If you find yourself lost in the woods. If you have a hiking or camping excursion planned, commit these tips to memory and make sure that any young children in your camping party know them as well:
1. Shelter in place. When you realize you are lost, stop and don’t go any further. Stay where you are and look for a tree, bush or brush that can be gathered to create a barrier against the elements or other areas of the landscape where you can take shelter.
2. Stay warm. It’s always best to have an idea of the terrain and climate you’ll be exploring so you can dress in the appropriate layers of clothing. When you venture outdoors you should be prepared for the elements and have protection in case the weather changes.
3. Be visible and audible. Wear bright clothing to set yourself apart from your surroundings. Carry a flashlight, mirror and other personal objects that you can use to create a signal or mark your location. Bring a whistle or some other item that can make noise and lead help to you.
4. Keep your wits about you. You’ll probably be scared, but don’t allow yourself to panic. Stay positive and mindful of your surroundings and believe that there are people out there looking for you, because someone probably is.
Help Children Gain Perspective
Sometimes, a bit of perspective is all that someone needs to overcome conflict in their life. The next time you see a young person you care about struggling with conflict, see if talking it out can help them gain perspective and come up with solutions. Ask them the following and see what comes up in conversation:
- Do you dislike the other person?
- Do you distrust him or her?
- Do you want to “win”?
Answering “Yes” to any of these questions may be a signal that they’re overreacting to personal issues
How Early Farming Affected Language
Scientists from the University of Zurich have a theory: the words we use today are heavily influenced by the rise of farming some 6,000 years ago. The scientists working on the study explain that when humans eat tough food, such as game meat, their jaws shift to remove an overbite as they grow up. When they chew softer foods, the overbite remains. Having that overbite allows us to make the “f” and “v” sounds, (called labiodentals) more easily. In other words, having access to softer foods changed how our jaw structure affects speech.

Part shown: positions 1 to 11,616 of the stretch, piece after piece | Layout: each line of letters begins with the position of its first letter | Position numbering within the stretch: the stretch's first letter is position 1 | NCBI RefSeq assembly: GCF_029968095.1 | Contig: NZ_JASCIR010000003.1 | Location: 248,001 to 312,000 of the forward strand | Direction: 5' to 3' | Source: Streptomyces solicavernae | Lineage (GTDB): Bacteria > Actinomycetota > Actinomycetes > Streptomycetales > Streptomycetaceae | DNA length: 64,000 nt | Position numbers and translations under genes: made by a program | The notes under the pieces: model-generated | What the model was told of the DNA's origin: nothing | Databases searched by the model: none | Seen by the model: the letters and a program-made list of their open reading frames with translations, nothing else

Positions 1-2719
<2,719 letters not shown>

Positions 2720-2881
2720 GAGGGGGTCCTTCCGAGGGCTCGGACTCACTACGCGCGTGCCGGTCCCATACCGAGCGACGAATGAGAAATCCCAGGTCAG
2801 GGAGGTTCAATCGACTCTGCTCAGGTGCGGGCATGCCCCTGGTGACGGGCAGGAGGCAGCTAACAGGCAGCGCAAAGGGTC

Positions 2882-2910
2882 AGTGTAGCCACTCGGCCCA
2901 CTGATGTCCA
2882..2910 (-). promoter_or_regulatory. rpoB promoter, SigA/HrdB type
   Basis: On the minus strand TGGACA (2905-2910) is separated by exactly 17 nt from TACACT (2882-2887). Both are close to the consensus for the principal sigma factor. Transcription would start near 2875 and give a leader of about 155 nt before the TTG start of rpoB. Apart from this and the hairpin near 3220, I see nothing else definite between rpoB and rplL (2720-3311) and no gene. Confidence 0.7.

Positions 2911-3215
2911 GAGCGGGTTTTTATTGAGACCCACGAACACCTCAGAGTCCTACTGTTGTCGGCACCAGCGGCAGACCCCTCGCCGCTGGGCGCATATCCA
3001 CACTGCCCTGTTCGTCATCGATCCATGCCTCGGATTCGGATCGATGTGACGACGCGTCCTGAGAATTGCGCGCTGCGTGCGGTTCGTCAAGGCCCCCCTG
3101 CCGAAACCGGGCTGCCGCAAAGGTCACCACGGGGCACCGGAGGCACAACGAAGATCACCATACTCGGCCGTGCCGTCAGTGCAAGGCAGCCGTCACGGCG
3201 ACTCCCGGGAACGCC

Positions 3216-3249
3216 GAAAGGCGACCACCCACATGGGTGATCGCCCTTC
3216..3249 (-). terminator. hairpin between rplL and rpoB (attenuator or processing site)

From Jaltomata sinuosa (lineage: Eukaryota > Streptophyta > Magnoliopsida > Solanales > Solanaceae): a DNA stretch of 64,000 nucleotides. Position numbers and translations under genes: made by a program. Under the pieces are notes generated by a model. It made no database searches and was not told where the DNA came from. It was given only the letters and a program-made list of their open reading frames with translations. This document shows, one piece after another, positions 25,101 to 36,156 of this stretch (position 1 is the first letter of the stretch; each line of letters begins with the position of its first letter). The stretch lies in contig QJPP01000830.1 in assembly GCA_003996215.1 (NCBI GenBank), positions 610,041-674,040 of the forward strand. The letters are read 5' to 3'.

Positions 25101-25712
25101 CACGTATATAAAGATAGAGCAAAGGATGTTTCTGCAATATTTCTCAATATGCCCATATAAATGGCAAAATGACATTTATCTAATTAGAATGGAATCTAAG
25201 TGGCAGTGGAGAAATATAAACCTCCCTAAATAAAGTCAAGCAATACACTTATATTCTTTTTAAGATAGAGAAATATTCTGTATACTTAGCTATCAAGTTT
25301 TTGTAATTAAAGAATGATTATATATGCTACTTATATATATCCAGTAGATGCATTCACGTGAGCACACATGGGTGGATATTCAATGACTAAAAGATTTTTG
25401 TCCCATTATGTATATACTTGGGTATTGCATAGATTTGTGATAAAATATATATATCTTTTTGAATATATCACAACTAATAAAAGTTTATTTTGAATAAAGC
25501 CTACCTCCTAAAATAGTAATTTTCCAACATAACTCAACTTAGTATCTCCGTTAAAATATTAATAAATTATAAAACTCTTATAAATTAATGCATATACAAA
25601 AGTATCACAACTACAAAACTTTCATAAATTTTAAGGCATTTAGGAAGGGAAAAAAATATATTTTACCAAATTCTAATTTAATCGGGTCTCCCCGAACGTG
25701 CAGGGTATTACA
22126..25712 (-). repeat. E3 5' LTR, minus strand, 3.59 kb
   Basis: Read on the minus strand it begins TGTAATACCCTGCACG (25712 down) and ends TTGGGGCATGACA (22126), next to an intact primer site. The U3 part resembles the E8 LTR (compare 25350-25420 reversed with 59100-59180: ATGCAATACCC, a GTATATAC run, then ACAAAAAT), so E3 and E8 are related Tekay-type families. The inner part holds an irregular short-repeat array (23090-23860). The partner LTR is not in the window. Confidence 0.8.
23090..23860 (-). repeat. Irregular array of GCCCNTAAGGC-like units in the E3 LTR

Linguists studying the evolution of language have found that labiodentals began to increase around the world over the past 6,000–7,000 years, especially when milled and dairy products became more common due to farming. Computer simulations support the theory, showing that the shift from an edge-to-edge bite to a slight overbite makes it easier to pronounce labiodental sounds.
Night Owls & Early Birds
The early bird gets the worm… as well as other benefits, according to a story on the New York Post website. A survey of sleep habits involving 2,000 people found that self-identified early birds generally make more money, are more likely to work in an office setting, and describe themselves as happy. They’re also more likely to be married with children in their home.
On the other hand, night owls are typically shy and sarcastic, more likely to believe in ghosts and are more often single.
Both groups actually sleep about the same amount— seven hours a night for early birds and six hours for night owls. However, early birds are light sleepers and they tend to feel more well-rested.